The latest publicly available fiscal summary remains the document shared following the House’s set of amendments: Updated DLS Fiscal Charts
MACo does not anticipate dramatic changes to these figures, but has not been granted access to the data required to create independent projections of the policy changes being contemplated, despite multiple formal and informal requests for such information to be shared with all stakeholders.
Career Counseling – Now Placed With Workforce Development Boards
Another substantive operational change is that the bill locates career counseling services outside the local Board of Education budget, and instead with the local Workforce Development Board. These local boards are constructed differently across the state, but it appears that the flow of funding (where both the State and county fund the local board, who then in turn must provide $62 per student to its local Workforce Development Board) means they will find themselves dramatically expanding their services.
Logistical questions seem likely to arise – how the bill’s new provisions would affect regional organizations that serve these functions currently, and to what degree these school pass-through funds are eligible to be used to support overhead and operational/staffing costs of the local Workforce Development Boards.
What’s Not Here? Clarity on What County Funding “Counts” Toward Kirwan
Among the issues still perplexing county officials is whether the new law will recognize funds provided by the county to support education, but outside the local board’s actual budget, will be recognized as part of the county’s required funding levels. The issue comes down to an undefined term used below, on page 60 of the Senate reprint:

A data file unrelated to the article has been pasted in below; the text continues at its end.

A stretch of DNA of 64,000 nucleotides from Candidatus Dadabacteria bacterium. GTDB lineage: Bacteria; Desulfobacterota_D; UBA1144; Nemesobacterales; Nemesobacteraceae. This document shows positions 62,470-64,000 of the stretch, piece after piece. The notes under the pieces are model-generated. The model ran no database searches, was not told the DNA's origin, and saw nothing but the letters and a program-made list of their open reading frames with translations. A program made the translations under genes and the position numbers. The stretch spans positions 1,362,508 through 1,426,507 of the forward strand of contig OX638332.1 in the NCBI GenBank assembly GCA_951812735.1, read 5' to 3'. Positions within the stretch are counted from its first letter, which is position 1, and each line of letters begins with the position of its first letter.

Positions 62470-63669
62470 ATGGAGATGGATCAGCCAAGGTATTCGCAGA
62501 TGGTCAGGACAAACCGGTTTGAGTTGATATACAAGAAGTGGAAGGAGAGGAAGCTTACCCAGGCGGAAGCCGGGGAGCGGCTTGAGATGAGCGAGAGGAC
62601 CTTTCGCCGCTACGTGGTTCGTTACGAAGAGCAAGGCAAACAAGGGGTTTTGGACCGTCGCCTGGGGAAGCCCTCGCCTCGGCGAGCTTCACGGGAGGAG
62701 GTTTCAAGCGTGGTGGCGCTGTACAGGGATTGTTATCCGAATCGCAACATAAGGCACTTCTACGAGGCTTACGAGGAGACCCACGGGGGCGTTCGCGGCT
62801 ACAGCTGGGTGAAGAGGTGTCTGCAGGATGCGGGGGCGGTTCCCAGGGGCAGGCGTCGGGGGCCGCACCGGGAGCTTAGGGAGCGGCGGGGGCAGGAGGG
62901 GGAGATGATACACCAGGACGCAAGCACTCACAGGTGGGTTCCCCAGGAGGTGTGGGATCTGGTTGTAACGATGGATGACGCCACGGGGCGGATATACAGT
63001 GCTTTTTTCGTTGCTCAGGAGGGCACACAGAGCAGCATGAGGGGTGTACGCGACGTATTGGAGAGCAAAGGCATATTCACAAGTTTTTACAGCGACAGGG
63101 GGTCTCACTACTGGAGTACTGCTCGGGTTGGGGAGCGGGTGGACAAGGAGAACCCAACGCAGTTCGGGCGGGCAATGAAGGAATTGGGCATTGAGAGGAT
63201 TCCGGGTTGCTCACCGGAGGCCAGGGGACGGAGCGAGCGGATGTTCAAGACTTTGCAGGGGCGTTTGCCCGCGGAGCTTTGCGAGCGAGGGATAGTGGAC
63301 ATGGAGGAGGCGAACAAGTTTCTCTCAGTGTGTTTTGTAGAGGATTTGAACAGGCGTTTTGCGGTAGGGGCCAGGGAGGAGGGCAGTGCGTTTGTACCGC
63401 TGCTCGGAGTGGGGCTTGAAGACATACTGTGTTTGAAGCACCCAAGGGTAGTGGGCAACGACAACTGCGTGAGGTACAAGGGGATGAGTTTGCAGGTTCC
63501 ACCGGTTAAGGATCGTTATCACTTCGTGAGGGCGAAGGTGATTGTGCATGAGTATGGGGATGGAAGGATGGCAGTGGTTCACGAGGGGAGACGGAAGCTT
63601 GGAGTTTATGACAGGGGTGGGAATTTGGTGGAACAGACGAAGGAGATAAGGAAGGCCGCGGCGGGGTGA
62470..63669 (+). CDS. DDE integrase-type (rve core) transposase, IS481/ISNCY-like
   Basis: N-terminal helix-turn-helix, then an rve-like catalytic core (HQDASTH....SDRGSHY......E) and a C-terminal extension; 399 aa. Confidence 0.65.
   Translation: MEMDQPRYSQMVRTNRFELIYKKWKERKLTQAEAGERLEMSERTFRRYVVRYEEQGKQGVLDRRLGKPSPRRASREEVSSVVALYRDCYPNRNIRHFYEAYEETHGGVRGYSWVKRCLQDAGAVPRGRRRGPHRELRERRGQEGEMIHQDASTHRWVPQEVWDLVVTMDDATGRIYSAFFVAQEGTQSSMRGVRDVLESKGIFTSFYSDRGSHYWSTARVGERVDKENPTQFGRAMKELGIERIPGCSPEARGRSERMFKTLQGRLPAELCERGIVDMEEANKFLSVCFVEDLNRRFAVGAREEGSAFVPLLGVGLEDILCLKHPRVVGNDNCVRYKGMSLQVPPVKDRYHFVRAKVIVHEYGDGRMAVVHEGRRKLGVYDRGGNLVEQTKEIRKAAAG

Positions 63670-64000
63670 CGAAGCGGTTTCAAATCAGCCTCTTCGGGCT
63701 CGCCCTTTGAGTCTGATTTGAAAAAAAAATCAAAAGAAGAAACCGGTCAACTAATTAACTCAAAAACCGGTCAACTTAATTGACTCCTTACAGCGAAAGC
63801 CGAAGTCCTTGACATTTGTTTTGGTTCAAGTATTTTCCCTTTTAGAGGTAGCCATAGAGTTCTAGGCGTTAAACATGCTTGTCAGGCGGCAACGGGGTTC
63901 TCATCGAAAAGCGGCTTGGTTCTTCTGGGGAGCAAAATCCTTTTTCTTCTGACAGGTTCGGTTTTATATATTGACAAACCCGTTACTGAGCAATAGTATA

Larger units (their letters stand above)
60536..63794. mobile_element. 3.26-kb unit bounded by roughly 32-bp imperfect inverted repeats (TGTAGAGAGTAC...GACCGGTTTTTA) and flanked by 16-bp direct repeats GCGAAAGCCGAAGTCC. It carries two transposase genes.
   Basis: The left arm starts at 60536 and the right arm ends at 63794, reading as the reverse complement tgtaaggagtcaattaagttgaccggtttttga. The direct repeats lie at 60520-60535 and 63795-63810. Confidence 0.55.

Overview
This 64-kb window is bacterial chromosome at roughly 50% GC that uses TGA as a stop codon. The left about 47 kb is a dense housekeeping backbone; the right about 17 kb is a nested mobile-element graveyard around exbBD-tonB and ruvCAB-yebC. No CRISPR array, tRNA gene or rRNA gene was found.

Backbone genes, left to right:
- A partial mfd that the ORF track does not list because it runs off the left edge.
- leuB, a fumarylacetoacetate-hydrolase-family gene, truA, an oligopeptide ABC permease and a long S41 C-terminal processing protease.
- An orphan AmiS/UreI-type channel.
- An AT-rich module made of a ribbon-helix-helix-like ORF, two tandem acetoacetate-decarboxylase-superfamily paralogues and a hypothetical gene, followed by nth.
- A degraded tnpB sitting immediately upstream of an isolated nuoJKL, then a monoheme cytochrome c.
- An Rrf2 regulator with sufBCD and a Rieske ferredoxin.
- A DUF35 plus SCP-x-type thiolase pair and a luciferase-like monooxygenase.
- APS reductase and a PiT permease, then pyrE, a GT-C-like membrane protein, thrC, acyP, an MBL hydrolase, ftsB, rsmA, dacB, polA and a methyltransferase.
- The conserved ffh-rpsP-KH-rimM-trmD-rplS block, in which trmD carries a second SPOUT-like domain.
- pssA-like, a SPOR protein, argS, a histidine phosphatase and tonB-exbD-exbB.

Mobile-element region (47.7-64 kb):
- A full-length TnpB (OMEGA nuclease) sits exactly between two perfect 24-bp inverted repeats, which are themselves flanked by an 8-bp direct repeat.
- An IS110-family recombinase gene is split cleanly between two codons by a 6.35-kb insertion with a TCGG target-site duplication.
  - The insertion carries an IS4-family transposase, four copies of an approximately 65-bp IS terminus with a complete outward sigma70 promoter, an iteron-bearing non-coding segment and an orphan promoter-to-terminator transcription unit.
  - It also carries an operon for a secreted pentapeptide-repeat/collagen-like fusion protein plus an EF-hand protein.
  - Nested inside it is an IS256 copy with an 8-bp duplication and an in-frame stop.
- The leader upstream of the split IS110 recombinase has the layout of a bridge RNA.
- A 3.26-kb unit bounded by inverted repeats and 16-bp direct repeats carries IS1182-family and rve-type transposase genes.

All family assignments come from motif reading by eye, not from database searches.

Is the term “revenue for elementary and secondary purposes” clear? Does it include the wave of school resource officers that counties have been funding in recent years, under a State mandate? Does it include nurses and public health professionals stationed in schools, but hired and managed by a county’s Local Health Department? What counts? And if this paragraph – basically the new law telling counties they are obligated to fund their local share of all the major aid programs under Kirwan – doesn’t say what’s in and what’s out… who will determine that?
…there are many moving parts as it relates to local contribution and what counts and what doesn’t count that that ultimate decision would have to be resolved in the legislation…
Yet, despite a clear recognition that this matter needed clarity and resolution, the matter remains untouched. The introduced bill did not clarify this, the House’s scores of amendments did not, and the Senate’s scorers of amendments did not. It is now left as a matter of open speculation what may, or may not, eventually pass muster as part of “revenue for elementary and secondary purposes.”
Notes on timing and context:
Our references herein to the “Senate Reprint” connect to the most orderly document available for such anchoring.
As of this writing (Saturday March 14), the Senate is pending its floor consideration of HB 1300. For the bill to become enacted, the Senate must pass the bill on both second and third reading, and the House must either acceded to the Senate changes, or advance the bill to a conference committee to reconcile its provisions. Conduit Street will continue to monitor the bill’s progress, and any further changes or amendments, ahead.